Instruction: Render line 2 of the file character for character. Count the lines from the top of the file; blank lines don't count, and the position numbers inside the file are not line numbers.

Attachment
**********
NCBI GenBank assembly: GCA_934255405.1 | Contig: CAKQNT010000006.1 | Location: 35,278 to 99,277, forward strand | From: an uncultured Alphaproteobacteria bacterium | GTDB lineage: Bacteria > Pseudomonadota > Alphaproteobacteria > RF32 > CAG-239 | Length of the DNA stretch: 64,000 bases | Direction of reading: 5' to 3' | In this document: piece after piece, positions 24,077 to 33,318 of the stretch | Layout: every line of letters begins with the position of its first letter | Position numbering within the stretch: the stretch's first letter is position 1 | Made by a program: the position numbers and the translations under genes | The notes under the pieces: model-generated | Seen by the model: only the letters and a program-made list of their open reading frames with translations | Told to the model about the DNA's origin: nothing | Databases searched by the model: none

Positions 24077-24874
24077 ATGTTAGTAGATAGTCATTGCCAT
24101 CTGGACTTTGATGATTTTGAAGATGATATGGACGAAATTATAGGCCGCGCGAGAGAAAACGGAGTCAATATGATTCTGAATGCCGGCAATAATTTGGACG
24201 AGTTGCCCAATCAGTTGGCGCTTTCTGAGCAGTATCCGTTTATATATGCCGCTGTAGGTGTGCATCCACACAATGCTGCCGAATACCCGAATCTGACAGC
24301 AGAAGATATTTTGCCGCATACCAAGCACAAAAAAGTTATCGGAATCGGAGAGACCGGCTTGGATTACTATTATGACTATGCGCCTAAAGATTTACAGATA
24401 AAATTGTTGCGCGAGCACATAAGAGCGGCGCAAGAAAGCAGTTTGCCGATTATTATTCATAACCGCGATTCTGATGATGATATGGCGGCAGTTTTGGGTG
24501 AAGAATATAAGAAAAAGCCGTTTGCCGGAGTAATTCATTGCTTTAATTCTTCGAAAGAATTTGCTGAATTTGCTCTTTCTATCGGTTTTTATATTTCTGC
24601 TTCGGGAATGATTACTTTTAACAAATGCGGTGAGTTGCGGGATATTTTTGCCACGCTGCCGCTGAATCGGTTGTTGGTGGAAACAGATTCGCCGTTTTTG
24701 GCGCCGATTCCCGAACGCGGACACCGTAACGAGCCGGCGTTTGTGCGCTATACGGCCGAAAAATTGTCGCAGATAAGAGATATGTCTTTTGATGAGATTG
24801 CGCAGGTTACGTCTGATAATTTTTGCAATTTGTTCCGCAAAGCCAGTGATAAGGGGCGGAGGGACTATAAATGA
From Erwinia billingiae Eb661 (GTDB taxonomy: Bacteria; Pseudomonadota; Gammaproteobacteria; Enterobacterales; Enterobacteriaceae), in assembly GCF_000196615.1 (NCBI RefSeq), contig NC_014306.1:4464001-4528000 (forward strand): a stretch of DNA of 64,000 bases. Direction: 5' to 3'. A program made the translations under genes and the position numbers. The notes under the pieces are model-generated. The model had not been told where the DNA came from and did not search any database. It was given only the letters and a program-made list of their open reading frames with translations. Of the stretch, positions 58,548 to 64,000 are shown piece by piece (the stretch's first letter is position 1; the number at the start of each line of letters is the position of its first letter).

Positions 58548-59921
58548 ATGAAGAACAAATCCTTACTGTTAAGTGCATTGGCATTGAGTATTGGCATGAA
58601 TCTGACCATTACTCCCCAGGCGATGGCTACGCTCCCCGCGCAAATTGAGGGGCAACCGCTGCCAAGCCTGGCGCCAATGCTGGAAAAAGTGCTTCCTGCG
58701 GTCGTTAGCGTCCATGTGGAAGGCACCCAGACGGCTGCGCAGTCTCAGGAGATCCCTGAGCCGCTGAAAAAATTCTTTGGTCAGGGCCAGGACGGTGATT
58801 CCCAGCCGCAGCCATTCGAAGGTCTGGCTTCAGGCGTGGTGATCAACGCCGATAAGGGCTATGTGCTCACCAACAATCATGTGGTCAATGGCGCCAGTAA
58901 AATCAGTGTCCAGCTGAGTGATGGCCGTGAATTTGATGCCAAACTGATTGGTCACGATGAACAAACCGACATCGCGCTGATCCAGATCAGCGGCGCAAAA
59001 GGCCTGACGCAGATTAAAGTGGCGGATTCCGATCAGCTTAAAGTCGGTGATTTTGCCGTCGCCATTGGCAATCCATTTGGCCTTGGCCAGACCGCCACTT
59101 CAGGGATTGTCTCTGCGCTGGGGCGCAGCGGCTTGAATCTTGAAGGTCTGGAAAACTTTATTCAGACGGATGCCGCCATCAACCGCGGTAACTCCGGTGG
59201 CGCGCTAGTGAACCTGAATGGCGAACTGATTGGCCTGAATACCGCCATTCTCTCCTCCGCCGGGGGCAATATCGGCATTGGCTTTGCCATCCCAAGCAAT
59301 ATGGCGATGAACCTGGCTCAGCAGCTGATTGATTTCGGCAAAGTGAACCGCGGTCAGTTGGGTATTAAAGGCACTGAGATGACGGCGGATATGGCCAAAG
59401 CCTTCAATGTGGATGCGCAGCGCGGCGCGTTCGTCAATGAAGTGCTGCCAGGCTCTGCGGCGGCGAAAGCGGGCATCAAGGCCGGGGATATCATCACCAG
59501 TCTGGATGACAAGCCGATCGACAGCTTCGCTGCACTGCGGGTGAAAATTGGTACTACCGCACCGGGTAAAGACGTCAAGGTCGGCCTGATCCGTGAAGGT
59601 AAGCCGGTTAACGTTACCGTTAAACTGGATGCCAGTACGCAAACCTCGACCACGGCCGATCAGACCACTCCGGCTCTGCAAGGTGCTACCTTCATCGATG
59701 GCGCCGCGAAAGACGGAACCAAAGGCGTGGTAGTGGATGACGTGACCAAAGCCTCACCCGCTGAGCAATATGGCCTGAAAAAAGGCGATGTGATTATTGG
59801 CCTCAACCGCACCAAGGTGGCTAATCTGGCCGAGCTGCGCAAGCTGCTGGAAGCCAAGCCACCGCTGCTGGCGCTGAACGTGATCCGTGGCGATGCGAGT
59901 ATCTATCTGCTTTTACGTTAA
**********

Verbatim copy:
Positions 24077-24874